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By John Haldon

With unique essays by way of top students, this booklet explores the social heritage of the medieval japanese Roman Empire and provides illuminating new insights into our wisdom of Byzantine society.Provides interconnected essays of unique scholarship in relation to the social heritage of the Byzantine empireOffers groundbreaking theoretical and empirical learn within the learn of Byzantine societyIncludes necessary glossaries of sociological/theoretical phrases and Byzantine/medieval phrases

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Sˇtaermann presented in many ways a Soviet precursor of Anderson’s thesis, which it pre-dated by many years: namely, that “feudalism” in the west was the result of a synthesis of the Roman “slave mode of production” with the barbarian tribalism or primitive communalism of the Germanic invaders. 30 Syuzyumov, in contrast, argued that this position denied the concept of revolutionary change altogether, erecting in its place a notion of mechanical synthesis. At the same time he argued that it broadened the concept of the feudal mode to include virtually all forms of dependency and rent-extraction, and rendered it as a result too general to be of any analytical value.

35 All seemed agreed on the crucial role of the state in the development of Byzantine “feudalism,” especially its role in patronizing and promoting what became by the tenth and eleventh century the aristocracy. All were likewise in agreement on the state’s ability to hold back the expansion of aristocratic landholding in the provinces – less through conscious 31 Syuzyumov 1973a: 3–18. Syuzyumov 1976. 33 Kazhdan 1968: 263ff. But for a critique of the “prime mover” theories, which underlies this purely internalized model of change, see McLennan 1986.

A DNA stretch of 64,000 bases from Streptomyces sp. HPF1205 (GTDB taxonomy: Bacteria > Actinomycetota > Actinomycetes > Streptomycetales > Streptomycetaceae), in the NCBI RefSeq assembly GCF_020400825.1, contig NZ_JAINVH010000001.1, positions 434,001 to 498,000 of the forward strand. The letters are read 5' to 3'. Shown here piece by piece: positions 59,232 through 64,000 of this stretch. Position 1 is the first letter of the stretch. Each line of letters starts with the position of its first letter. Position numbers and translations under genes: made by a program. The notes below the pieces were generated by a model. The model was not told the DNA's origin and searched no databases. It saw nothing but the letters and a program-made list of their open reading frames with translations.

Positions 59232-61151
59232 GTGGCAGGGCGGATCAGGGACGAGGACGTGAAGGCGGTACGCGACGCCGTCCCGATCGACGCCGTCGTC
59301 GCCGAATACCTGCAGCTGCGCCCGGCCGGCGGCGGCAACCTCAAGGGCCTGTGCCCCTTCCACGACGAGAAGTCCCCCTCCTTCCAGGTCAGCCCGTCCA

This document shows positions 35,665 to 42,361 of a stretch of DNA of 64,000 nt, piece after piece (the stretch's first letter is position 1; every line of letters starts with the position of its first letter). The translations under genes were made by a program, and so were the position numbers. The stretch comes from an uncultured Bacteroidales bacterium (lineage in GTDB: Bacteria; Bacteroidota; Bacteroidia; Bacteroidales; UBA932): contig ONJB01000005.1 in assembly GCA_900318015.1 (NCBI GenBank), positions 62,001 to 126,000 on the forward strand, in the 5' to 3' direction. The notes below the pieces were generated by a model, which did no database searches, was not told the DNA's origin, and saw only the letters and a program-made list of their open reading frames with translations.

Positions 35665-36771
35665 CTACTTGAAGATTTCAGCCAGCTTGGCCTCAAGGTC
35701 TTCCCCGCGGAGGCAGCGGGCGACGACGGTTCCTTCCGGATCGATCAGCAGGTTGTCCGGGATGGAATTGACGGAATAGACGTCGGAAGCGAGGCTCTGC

Yet this immediately brings with it a multiplicity of problems, if only because the generally accepted modern understanding of terms such as “law” and “legislation” tended in a medieval context to have somewhat, and often very, different significance. Imperial legislation aimed at both specific and generalizable decisions arising from particular moments, and at the production of general prescriptions about temporally and geographically specific issues. The practice of law, on the other hand – the process through which justice was achieved for the parties involved in litigation, for example – both rested on Roman tradition but was at the same time an intensely moral process, in which the concept of justice was itself determined by the framework of values generated and maintained by the symbolic universe.

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